Another day of fruitless researches succeeded—another day of torturing anxiety and suspense to the pitiable parents, now giving away to despair, and now clinging to hope, but to a hope continually growing weaker and weaker from the consciousness that every hour lessened the probability that their children would be found, or if found, that they would be found living. Although the country for more than twenty miles around had been alarmed, and over six hundred men had by this time assembled and joined in the search,—although miles of the dark and tangled forest had been carefully explored by the company, proceeding, now that their numbers were so increased, in a line at arms length from each other, or always so near as to preclude the possibility that the lost could be passed over unseen; yet no traces of them had been seen—no clue discovered, which could lead to any thing but the merest conjecture of their fate or present situation. And so deeply impressed were a large proportion of the company, before the close of this day, of the uselessness of any further search for the children, who, as they generally believed, must have been seized by the wolves or panthers, and borne off to distant dens to be devoured, that they would have relinquished the search and gone home, but for the constant and untiring efforts of their indefatigable leader, who, passing continually from one end of the line to the other,encouraged,exhorted,and implored them to persevere, and entertain no thought of yielding, till the children, whether living or dead should be found. And such were his powers of controlling the multitude, and infusing into them his own burning and confiding spirit, that their hesitation gave way under his appeals, and in spite of fatigues, and the faintness consequent on the scantiness of the supplies of food, which, only could be brought to so many in the woods, they cheerfully continued their unpromising toils, not only through the dreary night that followed, but the greater part of the succeeding day; though with no other result, than that of keeping alive, in the meantime, in the bosoms of the distracted parents, the forlorn hope, which arose from the knowledge that the search was not yet relinquished. Perseverance, however, with a lessening prospect of success, could not always be expected in a body of men brought thus promiscuously together, and acting only from feelings of sympathy, or the dictates of a common duty. And towards night, on this, the third day of the search, small parties began to steal away. And the example operating on the rest, faint, weary, and despairing of success, the whole soon broke from a line, and retiring from the woods, followed in silence by their now sad and grieved leader, assembled at the house of the disconsolate parents.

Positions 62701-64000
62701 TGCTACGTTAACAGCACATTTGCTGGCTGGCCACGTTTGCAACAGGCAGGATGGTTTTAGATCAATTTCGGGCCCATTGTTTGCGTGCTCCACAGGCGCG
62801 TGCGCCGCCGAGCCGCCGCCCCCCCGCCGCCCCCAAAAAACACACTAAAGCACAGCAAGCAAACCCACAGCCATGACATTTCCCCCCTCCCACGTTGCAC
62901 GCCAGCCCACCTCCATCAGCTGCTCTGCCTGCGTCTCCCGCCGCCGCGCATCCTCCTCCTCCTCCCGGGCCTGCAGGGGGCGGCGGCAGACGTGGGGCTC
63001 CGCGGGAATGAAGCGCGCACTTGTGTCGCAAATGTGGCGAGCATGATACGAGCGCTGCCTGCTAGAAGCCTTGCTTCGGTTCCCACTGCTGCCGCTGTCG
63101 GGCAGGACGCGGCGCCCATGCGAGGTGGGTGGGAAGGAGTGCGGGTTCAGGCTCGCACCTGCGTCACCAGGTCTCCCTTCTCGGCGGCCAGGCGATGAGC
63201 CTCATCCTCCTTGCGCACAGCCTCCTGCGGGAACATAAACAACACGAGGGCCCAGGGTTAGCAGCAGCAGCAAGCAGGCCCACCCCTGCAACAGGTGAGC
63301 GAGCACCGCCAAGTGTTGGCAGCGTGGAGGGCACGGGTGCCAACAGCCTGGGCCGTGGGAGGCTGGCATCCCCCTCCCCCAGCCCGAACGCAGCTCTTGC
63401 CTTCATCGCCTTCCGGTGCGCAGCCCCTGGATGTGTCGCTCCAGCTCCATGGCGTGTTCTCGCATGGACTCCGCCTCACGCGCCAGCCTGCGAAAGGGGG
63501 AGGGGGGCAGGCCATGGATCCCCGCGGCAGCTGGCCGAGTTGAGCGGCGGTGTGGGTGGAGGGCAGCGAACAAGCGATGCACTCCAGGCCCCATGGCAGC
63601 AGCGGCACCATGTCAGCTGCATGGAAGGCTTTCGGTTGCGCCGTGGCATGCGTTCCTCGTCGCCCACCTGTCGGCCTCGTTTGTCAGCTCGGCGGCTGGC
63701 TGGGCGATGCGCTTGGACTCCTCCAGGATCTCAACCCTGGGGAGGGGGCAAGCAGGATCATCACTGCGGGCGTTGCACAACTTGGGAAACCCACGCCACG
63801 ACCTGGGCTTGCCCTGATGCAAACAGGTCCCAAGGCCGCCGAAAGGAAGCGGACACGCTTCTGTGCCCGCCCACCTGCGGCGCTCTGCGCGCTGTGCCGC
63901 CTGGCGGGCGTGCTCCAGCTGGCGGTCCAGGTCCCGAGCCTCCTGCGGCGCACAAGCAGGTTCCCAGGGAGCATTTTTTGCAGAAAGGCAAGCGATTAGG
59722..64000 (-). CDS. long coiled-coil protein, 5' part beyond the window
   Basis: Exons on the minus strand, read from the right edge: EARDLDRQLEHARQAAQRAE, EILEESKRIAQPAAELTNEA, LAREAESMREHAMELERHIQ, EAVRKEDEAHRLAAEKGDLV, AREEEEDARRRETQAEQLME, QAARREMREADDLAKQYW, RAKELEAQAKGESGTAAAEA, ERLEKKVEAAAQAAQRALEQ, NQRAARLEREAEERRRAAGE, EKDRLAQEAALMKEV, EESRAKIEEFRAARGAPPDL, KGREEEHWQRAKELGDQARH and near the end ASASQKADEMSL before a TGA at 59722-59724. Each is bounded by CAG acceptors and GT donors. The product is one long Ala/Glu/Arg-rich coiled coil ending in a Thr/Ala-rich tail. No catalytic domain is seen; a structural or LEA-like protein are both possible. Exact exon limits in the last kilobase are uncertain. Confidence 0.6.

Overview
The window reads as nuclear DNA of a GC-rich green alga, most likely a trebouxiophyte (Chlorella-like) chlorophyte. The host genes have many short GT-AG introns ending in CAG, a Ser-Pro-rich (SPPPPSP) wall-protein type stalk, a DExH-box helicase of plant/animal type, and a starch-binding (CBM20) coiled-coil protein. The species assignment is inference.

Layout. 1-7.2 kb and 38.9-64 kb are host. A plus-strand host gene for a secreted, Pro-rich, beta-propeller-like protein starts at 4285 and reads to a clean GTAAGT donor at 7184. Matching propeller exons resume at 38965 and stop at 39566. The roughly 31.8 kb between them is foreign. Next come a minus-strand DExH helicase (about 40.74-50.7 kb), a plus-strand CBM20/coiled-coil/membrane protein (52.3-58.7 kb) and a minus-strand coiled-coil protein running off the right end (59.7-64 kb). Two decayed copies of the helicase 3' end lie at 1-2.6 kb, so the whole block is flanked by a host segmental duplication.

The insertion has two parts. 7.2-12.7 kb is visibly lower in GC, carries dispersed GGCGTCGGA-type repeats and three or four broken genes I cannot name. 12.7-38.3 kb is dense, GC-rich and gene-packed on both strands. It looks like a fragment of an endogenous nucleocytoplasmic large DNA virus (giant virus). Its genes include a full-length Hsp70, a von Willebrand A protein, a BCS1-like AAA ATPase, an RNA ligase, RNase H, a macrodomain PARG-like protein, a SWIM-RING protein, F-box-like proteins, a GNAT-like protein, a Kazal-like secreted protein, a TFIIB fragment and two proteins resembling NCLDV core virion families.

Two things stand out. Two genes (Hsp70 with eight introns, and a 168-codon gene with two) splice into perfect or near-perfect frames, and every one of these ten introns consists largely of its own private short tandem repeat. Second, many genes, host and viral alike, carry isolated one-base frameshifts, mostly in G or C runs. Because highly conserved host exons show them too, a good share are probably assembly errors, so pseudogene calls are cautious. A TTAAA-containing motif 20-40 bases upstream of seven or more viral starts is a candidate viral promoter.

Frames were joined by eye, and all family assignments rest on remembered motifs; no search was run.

All seemed deeply impressed by the painful circumstances under which they were now, for the last time, as they supposed, assembled at this abode of unmitigated sorrow. Though no one had announced that the search had been given up, yet all seemed to understand that such was the fact. Even the beraved parents seemed perfectly aware of the melancholy truth; for, differently from what they had yet done, they now came out and took a seat together, after the manner of mourners at the last rites of the dead, on a bench near the door, in full view of the company, and there sat drooping with that air of hopeless grief, which is only assumed under the sad consciousness that all is over. The silence of a funeral pervaded the whole assembled multitude, who, seated on logs, and other objects, or lying in groups on the grass about the yard, seemed silently mingling their sympathies for the bereaved. And for nearly half of an hour, no movement was made, and no loud word was spoken; when the singularly gifted, and, to this day, even but imperfectly understood man, who had acted as leader, and had now been standing aloof, with a sad and troubled look, slowly mounted a large stump on one side of the yard, and raising his towering form, and glancing mournfully round over the assemblage, commanded attention:—